Art Factory

At the Ironton, production is at full capacity.

Ironton Studios & Gallery, which opened in April, is a hard place to find -- unless, of course, you work in the freight-hauling trade or some other light-industrial pursuit that might bring you to the corner of 36th Street and Chestnut Place. Actually, it's not far from Coors Field, but since neither 36th nor Chestnut is continuous, only a circuitous route will get you there.

The building, a large, nondescript structure made of corrugated metal, was formerly a garage and repair shop owned by the now-defunct Denver Mobility, a medical taxi company. It was purchased last year by sculptor Russell Beardsley, photographer Mike Mancarella and woodworker David Walter. Using plenty of sweat equity (and surely a lot of real equity, too), the three artists have lightly -- and effectively -- rehabbed the place. Capacious studios now accommodate fifteen artists, many of whom are sculptors who work on pieces of monumental size. They have also landscaped the sizable fenced yard, decorating it with trees, a community garden and several sculptures, some of which are unfinished.

Inside, beyond a reception area -- complete with kitchen and restrooms -- is a small but handsome exhibition space for which volunteer gallery director Deana Spinuzzi has put together an exhibition schedule that's still in its preliminary stages. The current show, Homare Ikeda: The Invisible Flight, is only the second one to be held here. (The inaugural exhibit last spring featured the work of the artist-tenants at Ironton, including Emmett Culligan and Debra Goldman.) It was Beardsley who suggested that Ikeda's work would make a good show -- and he was right.

Spinuzzi visited Ikeda's home and studio in north Capitol Hill and was immediately impressed. She selected pieces and, in cooperation with Ikeda, laid out the show. Spinuzzi's day job is with Fine Arts Express, a national art-handling company, so it was no trouble for her to install the exhibit herself.

Ikeda is a well-known Denver artist who has exhibited frequently in the region. However, he no longer has a relationship with any local commercial galleries, which is why Ironton was able to snag him. "I don't like commercial galleries; I have had bad experiences," Ikeda says candidly in his Japanese accent, noting that he's been stiffed for money by previous representatives.

Born and raised on Yoron Island, a small, isolated place near Okinawa, Ikeda didn't have much exposure to the world of the fine arts growing up, but he was interested nonetheless. He taught himself Oriental brush painting by copying pictures out of books and later became interested in contemporary art. "I was more of a naive artist," he says. "I gathered junk and made things out of it. I used to own a coffee shop; I painted all the walls inside, painted the chairs, tables, signs, everything, but I didn't have any idea about painting."

In 1978, he came to the United States with his new American wife, whom he had met in Kyoto. The couple settled in Southern California, and Ikeda began his formal art training at San Joaquin Delta College in Stockton. It was there that he came under the influence of Bill Williams, whom Ikeda describes as "a wonderful art professor. He spent all his energy on his teaching. He created his own art scholarship by collecting aluminum cans. He bought students' works to help them out financially. He took me to museums, operas -- he increased my cultural awareness, he taught me many aspects of the creative process."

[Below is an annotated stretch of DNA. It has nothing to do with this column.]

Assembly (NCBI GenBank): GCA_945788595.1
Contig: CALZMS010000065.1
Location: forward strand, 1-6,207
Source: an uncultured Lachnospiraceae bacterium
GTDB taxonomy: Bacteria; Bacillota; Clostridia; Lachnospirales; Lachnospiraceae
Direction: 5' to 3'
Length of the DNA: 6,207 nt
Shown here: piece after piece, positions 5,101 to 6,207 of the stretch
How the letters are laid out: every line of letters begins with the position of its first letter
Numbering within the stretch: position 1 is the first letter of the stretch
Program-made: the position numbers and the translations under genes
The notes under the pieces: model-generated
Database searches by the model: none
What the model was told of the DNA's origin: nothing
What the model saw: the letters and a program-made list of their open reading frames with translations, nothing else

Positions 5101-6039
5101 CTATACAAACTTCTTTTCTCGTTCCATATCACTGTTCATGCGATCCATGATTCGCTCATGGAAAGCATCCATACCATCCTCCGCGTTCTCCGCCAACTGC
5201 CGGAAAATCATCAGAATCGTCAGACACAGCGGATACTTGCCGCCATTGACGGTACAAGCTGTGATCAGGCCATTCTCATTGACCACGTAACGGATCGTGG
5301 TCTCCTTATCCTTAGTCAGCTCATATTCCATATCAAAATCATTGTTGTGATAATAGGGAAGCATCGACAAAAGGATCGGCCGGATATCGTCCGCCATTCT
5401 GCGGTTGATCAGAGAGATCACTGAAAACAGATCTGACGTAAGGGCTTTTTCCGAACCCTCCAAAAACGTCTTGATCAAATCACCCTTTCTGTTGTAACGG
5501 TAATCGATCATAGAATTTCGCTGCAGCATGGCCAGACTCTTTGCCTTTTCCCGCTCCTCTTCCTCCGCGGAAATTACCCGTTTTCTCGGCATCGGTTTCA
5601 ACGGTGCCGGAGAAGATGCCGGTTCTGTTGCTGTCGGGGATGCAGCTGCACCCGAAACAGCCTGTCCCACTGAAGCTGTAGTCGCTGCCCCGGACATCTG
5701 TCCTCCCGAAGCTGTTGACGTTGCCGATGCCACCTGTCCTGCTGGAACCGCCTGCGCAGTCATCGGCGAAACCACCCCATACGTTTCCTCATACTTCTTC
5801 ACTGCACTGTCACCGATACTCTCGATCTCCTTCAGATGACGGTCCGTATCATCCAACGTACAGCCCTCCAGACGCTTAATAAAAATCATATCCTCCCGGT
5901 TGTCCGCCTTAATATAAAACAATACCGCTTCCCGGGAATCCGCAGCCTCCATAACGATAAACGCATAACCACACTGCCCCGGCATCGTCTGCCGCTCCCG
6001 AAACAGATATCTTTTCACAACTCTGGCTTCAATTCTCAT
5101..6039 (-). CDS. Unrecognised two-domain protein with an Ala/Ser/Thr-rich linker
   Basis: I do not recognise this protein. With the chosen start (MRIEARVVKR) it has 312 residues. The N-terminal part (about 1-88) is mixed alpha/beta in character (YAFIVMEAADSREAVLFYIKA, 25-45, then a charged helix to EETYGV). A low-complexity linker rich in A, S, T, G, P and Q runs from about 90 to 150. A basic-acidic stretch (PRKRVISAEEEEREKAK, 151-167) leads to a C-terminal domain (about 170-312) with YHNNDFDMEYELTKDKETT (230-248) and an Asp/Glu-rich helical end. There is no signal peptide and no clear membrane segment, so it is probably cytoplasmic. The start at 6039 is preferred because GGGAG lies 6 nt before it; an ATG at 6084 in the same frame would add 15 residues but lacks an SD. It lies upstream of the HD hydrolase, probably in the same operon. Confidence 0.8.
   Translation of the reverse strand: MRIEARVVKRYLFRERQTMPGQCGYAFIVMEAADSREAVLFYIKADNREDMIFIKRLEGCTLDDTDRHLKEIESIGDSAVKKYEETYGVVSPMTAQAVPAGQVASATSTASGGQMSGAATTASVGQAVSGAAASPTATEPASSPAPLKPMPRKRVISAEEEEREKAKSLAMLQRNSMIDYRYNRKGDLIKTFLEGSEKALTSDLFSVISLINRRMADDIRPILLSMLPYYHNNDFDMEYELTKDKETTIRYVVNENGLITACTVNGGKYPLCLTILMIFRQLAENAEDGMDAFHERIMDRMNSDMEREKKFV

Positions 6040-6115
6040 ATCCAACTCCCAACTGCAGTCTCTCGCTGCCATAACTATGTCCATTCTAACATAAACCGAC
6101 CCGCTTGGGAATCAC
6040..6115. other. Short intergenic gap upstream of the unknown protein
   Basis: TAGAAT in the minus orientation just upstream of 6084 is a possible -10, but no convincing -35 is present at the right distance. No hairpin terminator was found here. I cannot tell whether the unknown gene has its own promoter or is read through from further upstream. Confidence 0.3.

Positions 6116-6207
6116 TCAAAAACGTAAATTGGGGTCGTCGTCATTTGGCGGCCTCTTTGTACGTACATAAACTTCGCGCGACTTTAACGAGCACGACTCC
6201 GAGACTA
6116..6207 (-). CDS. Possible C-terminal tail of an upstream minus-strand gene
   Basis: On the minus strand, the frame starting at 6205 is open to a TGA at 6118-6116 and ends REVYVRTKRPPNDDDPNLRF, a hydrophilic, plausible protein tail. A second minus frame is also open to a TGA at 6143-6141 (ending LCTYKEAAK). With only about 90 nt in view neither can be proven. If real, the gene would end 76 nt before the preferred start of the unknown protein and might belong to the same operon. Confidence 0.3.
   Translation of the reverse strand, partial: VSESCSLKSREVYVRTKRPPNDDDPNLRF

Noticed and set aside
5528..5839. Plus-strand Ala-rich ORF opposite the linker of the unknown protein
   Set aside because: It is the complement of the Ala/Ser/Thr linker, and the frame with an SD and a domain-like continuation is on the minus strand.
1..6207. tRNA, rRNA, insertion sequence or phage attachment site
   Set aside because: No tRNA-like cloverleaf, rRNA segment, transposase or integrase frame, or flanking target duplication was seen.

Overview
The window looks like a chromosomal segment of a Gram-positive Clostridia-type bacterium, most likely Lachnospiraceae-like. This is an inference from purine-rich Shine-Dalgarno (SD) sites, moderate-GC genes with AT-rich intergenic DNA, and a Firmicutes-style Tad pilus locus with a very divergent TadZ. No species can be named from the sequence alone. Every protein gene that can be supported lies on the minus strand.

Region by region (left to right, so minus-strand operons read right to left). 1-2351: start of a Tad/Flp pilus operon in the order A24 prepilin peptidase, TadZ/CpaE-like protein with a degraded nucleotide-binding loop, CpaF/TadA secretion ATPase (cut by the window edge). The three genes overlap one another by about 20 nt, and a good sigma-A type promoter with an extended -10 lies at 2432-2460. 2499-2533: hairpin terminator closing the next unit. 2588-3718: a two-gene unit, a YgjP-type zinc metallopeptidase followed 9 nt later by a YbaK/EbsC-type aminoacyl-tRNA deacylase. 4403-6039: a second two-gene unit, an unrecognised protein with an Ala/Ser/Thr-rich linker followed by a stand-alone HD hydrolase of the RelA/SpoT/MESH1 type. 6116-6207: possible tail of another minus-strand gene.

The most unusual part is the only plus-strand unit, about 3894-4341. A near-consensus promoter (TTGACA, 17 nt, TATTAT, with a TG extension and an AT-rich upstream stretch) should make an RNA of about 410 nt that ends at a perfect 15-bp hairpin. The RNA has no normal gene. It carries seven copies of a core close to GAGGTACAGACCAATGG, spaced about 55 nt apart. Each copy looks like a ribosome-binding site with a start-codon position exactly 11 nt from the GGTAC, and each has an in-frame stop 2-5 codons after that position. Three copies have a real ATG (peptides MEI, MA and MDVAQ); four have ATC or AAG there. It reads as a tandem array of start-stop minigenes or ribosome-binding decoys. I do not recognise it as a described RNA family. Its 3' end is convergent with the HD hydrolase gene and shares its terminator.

But if Ikeda owes a debt of gratitude to Williams, so do we. It was Williams who suggested that Ikeda complete his art education at the University of Colorado in Boulder. "He said I should get a four-year degree and he just happened to have an application form for CU on his desk, and that's how I ended up in Boulder," says Ikeda.

In Boulder, Ikeda studied with Jerry Kunkel, Kay Miller and Chuck Forsman; he also cites Scott Chamberlin as an influence. He received his BFA from CU in 1985, and the next year his work was included in a show at the Pirate co-op. In 1987, he got his MFA in Boulder, and in 1989, he had become sufficiently established as a contemporary artist to have had his work purchased for the permanent collection of the Denver Art Museum. Since then, he has been the subject of a number of solo shows and has had his work included in dozens of group outings, most recently in last fall's significant and history-making Colorado Abstraction at the Arvada Center.

Ikeda has also been influenced by a couple of artists whose work he knows only from history, notably the nineteenth-century American landscape and seascape painter Albert Pinkham Ryder and the twentieth-century Italian master of the modernist still life Giorgio Morandi. The role of these artists in Ikeda's development is obvious, especially in their similar handling of surfaces and their attempt to impose an individual vision on a traditional form. Though Ikeda's paintings seem to be entirely abstract, he sees them as landscapes, albeit clearly untraditional ones. "They are landscapes of the mind," he says.

Ikeda's paintings, drawings and prints in The Invisible Flight are signature works flaunting the distinctive elements of his style. The paintings especially are pure Ikeda, sporting heavily impastoed paint and awkward and unbalanced compositions that can be linked to CU's Miller. The show is installed in the two-part gallery at Ironton. In the first space, exhibition director Spinuzzi has arranged several paintings, some of them quite substantial; in the smaller space, Ikeda's more diminutive works on paper are displayed.

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